A work so microscopically focused that it fails to convey a larger significance.



Italian historian Simonetta revisits the Pazzi conspiracy of 1478.

During Ascension Sunday Mass in the Duomo, the two powerful leaders of the Florentine state, Lorenzo and Giuliano de’ Medici, were attacked. Stabbed 19 times, Giuliano died; Lorenzo escaped. Members of the rival Pazzi family were subsequently inculcated and variously disposed of. Simonetta delves further back to explain how the balance of power among the Italian city-states was first upset. Two years before, the Medicis’ close ally, the Duke of Milan, Galeazzo Sforza, had been assassinated, leaving his scheming counselor Cicco Simonetta (a distant relative of the author) to block Florence’s future need for defense. With the revelation of the Pazzi conspiracy, Lorenzo was indeed isolated, especially in light of new evidence pointing to the collusion of the Duke of Urbino, Federico da Montefeltro. An encrypted letter written by Federico was unearthed from a private archive in Urbino and fell into the author’s hands in 2001; he painstakingly decoded it with the help of Cicco’s Rules for Extracting Ciphered Letters Without a Sample. The letter reveals a ruthless Machiavellian intent to seize Florence. However, when the plot failed, and Cicco fell to usurpers of the Milanese state, Lorenzo had to scramble for support by groveling to the kingdom of Naples and patching things up with Rome. Lorenzo would later extract his revenge with his protégé Botticelli’s allusion to the murder and conspiracy in works such as Primavera, as delineated narrowly by the author. Dense and specialized, Simonetta’s study requires significant knowledge of the era and characters involved.

A work so microscopically focused that it fails to convey a larger significance.

Pub Date: June 3, 2008

ISBN: 978-0-385-52468-1

Page Count: 304

Publisher: Doubleday

Review Posted Online: May 20, 2010

Kirkus Reviews Issue: March 15, 2008

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The author's youthfulness helps to assure the inevitable comparison with the Anne Frank diary although over and above the...


Elie Wiesel spent his early years in a small Transylvanian town as one of four children. 

He was the only one of the family to survive what Francois Maurois, in his introduction, calls the "human holocaust" of the persecution of the Jews, which began with the restrictions, the singularization of the yellow star, the enclosure within the ghetto, and went on to the mass deportations to the ovens of Auschwitz and Buchenwald. There are unforgettable and horrifying scenes here in this spare and sombre memoir of this experience of the hanging of a child, of his first farewell with his father who leaves him an inheritance of a knife and a spoon, and of his last goodbye at Buchenwald his father's corpse is already cold let alone the long months of survival under unconscionable conditions.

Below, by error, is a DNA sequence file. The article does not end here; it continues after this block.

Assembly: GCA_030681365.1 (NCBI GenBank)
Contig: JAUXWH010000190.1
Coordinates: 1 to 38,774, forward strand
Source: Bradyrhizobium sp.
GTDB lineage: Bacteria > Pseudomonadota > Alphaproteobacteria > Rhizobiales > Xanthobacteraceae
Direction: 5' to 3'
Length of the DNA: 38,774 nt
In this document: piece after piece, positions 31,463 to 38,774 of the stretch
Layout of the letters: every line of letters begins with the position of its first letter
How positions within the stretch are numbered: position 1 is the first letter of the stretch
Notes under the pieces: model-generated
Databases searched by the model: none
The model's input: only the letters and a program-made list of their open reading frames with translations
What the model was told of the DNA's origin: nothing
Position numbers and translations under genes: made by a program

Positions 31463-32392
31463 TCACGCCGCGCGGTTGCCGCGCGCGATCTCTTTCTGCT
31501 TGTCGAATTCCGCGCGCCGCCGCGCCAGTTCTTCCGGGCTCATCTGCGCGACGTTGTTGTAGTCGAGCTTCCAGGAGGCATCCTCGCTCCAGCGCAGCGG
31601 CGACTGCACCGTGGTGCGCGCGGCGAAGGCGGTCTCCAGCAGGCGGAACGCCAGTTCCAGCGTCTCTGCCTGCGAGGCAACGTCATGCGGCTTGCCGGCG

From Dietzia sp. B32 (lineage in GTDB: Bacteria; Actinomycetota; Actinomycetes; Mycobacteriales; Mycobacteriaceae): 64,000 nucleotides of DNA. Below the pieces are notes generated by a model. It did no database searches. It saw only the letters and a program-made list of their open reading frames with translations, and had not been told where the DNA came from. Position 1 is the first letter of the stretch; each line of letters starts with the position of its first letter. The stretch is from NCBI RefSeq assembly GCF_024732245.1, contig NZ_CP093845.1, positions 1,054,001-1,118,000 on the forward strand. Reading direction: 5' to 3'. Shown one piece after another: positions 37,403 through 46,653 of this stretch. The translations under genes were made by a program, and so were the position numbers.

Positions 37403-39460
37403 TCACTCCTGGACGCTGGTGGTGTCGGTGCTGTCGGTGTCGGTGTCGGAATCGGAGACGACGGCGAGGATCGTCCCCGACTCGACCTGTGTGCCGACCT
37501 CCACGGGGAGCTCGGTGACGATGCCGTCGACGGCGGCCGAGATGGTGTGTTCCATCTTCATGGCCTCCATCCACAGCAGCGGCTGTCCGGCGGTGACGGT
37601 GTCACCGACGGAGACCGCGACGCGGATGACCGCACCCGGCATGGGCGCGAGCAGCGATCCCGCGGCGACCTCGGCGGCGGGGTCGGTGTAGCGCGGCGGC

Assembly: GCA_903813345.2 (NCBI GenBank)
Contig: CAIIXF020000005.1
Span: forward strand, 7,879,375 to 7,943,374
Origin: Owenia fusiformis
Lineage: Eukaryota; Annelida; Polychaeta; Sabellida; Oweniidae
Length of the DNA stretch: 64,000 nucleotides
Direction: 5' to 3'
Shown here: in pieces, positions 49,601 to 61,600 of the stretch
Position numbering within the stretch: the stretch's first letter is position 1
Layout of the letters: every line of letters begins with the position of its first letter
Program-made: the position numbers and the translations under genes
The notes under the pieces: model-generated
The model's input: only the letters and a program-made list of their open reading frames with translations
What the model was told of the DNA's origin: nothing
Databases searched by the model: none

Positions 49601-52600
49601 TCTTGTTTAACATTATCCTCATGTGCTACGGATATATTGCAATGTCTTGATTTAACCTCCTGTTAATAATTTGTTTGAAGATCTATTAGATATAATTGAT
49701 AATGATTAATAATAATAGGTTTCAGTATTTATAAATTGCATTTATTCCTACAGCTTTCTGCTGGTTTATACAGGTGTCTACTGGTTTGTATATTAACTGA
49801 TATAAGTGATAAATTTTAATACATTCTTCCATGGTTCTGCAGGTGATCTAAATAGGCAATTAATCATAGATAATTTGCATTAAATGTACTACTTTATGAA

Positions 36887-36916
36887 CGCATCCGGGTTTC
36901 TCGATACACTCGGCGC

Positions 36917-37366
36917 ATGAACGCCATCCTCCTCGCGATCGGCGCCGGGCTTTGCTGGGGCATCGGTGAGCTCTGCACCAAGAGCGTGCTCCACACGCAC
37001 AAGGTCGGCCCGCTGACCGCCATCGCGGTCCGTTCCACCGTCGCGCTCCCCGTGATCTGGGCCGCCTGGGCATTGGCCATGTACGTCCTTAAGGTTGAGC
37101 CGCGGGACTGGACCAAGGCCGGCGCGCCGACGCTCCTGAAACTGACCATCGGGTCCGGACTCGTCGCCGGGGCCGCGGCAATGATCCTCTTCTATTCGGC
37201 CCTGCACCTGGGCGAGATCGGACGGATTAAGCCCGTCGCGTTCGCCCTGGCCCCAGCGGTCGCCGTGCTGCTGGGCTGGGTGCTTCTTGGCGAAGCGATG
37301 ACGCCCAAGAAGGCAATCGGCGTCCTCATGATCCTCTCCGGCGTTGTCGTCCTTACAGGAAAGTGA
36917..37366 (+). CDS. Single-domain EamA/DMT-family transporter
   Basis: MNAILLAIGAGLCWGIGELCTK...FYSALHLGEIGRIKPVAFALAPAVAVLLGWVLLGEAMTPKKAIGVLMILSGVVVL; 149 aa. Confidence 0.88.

The author's youthfulness helps to assure the inevitable comparison with the Anne Frank diary although over and above the sphere of suffering shared, and in this case extended to the death march itself, there is no spiritual or emotional legacy here to offset any reader reluctance.

Pub Date: Jan. 16, 2006

ISBN: 0374500010

Page Count: 120

Publisher: Hill & Wang

Review Posted Online: Oct. 7, 2011

Kirkus Reviews Issue: Jan. 15, 2006

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Buffs of the Old West will enjoy Clavin’s careful research and vivid writing.



Rootin’-tootin’ history of the dry-gulchers, horn-swogglers, and outright killers who populated the Wild West’s wildest city in the late 19th century.

The stories of Wyatt Earp and company, the shootout at the O.K. Corral, and Geronimo and the Apache Wars are all well known. Clavin, who has written books on Dodge City and Wild Bill Hickok, delivers a solid narrative that usefully links significant events—making allies of white enemies, for instance, in facing down the Apache threat, rustling from Mexico, and other ethnically charged circumstances. The author is a touch revisionist, in the modern fashion, in noting that the Earps and Clantons weren’t as bloodthirsty as popular culture has made them out to be. For example, Wyatt and Bat Masterson “took the ‘peace’ in peace officer literally and knew that the way to tame the notorious town was not to outkill the bad guys but to intimidate them, sometimes with the help of a gun barrel to the skull.” Indeed, while some of the Clantons and some of the Earps died violently, most—Wyatt, Bat, Doc Holliday—died of cancer and other ailments, if only a few of old age. Clavin complicates the story by reminding readers that the Earps weren’t really the law in Tombstone and sometimes fell on the other side of the line and that the ordinary citizens of Tombstone and other famed Western venues valued order and peace and weren’t particularly keen on gunfighters and their mischief. Still, updating the old notion that the Earp myth is the American Iliad, the author is at his best when he delineates those fraught spasms of violence. “It is never a good sign for law-abiding citizens,” he writes at one high point, “to see Johnny Ringo rush into town, both him and his horse all in a lather.” Indeed not, even if Ringo wound up killing himself and law-abiding Tombstone faded into obscurity when the silver played out.

Buffs of the Old West will enjoy Clavin’s careful research and vivid writing.

Pub Date: April 21, 2020

ISBN: 978-1-250-21458-4

Page Count: 400

Publisher: St. Martin's

Review Posted Online: Jan. 20, 2020

Kirkus Reviews Issue: Feb. 15, 2020

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